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Why Singing Traditional Carols Is So Important in the Modern Age

Are you listening? What a great question to ask this Christmas season.

Sleigh bells ring, are you listening?

Are you listening? What a great question to ask this Christmas season. Try standing in the middle of your local mall during the holiday rush and closing your eyes. 

A choir sings Christmas carols outside number 10 Downing Street before a reception with Britain's Prime Minister David Cameron, London December 6, 2011.
A choir sings Christmas carols outside number 10 Downing Street before a reception with Britain's Prime Minister David Cameron, London December 6, 2011. | REUTERS/Andrew Winning

Perhaps that is why amidst all the giftwrapping and holiday party games, we really only find relief in the traditional Christmas carols sung by generations before us. As we sing these sacred lyrics and simple melodies together, we almost instinctively close our eyes and take deep, cleansing breaths. For a moment, we are finally listening. We are hearing echoes of the message the angelic hosts delivered to the shepherds. We are remembering the audacity of Divine King being willing to become a Divine Peasant. As we sing, a transformative perspective of the real story, message, and purpose of the holiday hullabaloo around us suddenly rushes back into hearts.

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Kristyn and I recently released a book entitled Sing!: How Worship Transforms Your Life, Family, and Church. We wrote this book because we believe in and have personally experienced the incredibly divine influence that the sacred act of singing provides for people, families, and churches. While this rings true year round, it is especially and beautifully evident during the Christmas season.

At Christmas, we feel an inner distant tug from ages past, reminding us that we were literally created to sing. Scripture reveals the meticulous detail of the Creator's work in each of us: "For you created my inmost being; you knit me together in my mother's womb. I praise you because I am fearfully and wonderfully made" (Ps. 139:13–14). Since people sing from a very early age, it is evident that God has intentionally interwoven singing into our DNA. Literally, your ability to sing is fearfully and wonderfully made.

We are also commanded to sing. "Sing to the Lord a new song, his praise in the assembly of the saints" (Ps. 149:1). There are actually more than four hundred references to singing in the Bible and at least fifty direct commands. But like all of God's commands, they are not only good, but also for our good. In other words, we can trust God as we obey His commands. When we sing, we are both obeying and receiving the blessings that come from trusting a God whose "... commandments are not burdensome." (I John 5:3 ESV)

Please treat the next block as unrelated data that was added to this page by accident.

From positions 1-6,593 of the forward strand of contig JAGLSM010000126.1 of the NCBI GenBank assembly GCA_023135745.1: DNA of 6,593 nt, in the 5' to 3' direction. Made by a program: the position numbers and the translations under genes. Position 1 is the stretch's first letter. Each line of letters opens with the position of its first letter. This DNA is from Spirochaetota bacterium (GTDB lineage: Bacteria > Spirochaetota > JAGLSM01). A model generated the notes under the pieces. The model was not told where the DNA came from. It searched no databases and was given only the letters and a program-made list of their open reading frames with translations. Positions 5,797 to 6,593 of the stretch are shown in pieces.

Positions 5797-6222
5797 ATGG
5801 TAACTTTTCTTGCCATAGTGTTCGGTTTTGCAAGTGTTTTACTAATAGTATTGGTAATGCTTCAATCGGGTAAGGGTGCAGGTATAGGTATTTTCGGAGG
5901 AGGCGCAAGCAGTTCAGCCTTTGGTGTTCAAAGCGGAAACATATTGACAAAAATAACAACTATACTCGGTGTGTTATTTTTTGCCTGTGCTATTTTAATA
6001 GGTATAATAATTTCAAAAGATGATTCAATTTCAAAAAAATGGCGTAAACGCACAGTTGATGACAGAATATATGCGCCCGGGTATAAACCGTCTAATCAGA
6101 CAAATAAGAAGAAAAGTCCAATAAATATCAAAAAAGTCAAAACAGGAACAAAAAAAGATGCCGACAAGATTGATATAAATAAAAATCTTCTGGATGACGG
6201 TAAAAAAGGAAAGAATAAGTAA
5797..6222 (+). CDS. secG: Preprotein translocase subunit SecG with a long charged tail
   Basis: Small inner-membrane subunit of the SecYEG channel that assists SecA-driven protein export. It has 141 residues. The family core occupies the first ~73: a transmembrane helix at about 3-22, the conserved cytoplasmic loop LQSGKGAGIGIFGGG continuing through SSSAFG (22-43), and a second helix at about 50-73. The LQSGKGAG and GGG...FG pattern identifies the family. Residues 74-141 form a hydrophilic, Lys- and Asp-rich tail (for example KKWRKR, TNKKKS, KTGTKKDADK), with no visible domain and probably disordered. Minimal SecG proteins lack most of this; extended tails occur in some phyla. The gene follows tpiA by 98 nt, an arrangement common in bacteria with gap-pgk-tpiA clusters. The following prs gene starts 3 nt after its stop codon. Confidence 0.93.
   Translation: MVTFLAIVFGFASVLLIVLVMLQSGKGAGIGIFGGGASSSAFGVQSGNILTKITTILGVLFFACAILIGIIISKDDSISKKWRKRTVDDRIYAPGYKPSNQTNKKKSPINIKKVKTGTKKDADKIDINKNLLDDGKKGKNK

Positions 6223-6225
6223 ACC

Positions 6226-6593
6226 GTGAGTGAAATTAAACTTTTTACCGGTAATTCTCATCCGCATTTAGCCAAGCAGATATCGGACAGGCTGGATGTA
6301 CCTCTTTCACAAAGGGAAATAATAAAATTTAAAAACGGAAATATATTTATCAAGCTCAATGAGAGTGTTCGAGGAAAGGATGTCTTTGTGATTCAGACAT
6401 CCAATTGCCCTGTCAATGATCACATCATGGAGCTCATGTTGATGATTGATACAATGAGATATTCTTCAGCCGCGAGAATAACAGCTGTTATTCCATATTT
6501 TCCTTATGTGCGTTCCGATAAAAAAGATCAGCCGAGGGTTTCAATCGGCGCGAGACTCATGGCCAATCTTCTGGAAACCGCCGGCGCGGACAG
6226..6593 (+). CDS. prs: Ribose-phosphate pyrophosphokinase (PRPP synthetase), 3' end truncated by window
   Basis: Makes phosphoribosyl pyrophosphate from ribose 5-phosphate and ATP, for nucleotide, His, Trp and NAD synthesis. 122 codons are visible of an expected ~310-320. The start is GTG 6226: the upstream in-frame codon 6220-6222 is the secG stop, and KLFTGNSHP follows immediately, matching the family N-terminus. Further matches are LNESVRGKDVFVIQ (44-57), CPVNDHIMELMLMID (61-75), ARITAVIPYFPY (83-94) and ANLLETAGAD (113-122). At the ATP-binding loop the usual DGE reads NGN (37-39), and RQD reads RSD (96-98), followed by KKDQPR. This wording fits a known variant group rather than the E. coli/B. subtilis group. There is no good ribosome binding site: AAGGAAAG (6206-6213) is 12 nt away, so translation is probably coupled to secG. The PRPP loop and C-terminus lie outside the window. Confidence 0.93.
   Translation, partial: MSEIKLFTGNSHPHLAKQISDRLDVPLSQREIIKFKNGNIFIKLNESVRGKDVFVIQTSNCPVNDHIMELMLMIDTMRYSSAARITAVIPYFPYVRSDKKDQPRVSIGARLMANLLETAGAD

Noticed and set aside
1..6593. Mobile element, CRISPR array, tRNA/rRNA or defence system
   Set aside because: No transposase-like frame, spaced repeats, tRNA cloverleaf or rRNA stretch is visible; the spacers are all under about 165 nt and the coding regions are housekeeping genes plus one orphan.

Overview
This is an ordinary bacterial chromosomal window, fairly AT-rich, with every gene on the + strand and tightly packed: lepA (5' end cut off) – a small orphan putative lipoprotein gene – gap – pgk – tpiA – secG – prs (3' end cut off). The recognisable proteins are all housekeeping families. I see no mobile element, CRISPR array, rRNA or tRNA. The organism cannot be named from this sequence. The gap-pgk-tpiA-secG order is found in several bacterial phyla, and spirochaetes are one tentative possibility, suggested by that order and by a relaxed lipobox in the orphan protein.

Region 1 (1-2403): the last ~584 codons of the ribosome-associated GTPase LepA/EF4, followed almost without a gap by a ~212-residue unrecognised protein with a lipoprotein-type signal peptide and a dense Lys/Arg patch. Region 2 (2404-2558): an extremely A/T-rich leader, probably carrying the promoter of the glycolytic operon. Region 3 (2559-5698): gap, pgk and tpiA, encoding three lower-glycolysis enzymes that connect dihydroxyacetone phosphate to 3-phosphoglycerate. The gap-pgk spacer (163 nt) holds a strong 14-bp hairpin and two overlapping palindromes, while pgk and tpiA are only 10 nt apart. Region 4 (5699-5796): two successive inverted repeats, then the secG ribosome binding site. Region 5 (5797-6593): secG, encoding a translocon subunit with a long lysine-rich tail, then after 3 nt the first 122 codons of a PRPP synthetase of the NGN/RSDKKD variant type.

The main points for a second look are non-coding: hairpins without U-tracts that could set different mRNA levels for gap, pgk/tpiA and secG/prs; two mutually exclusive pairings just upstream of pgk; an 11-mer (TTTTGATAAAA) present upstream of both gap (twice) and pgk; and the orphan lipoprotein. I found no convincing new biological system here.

Finally, we are compelled to sing. Compelled is a strong word that communicates a desire resulting from both passion and principle. As we wrote in our book, "Our motivation to sing comes from so much more than ourselves—our likes, our comfort levels, our musical tastes and preferences. Intrinsically, it's driven by the One who died and was raised. It is driven by a heartfelt desire to convey gospel truth to those of us who already know it and need to be refreshed and renewed by it—and to communicate it to those who don't yet know, but who might be drawn to Christ through seeing and hearing people who clearly mean it because of the way that they sing about it."

We sing Christmas carols because they indelibly reveal the greatest news imaginable. These are not just "holiday" songs; they are gospel songs that joyfully build each of us up in our faith each and every time we sing them.

Carols are priceless theological works of art, and still we can actually experience them in our own homes with our families. Even though these songs plumb the richest doctrinal depths of tone and content, children still love to sing them. And when children sing, they carry the truth of the songs with them throughout their entire lives. We should not overlook the influence of teaching our children to sing songs such as these as a part of scripture's reminder to "Train up a child in the way he should go; even when he is old he will not depart from it." (Proverbs 22:6 ESV)

When trees are lit and the presents are wrapped, then families and friends, young and old, Christian and non-Christian—people from every corner of the cultural spectrum—come together to sing carols, which means they come together to worship. The songs are so well written that they enjoin the generations into one message, reminding us of God's faithfulness in the past, and yet still pointing us in hopefulness to His future grace yet to come. Perhaps that is why carols are some of the great masterworks of our faith.

This Christmas season, let's open our hearts to really listen to the messages of these masterpieces, and then let's open our mouths to sing them together!

Keith and his wife Kristyn Getty are currently on a tour of the USA for Sing! An Irish Christmas ( The Gettys are also authors of the recent book: Sing! – How Worship Transforms Your Life, Family & Church (

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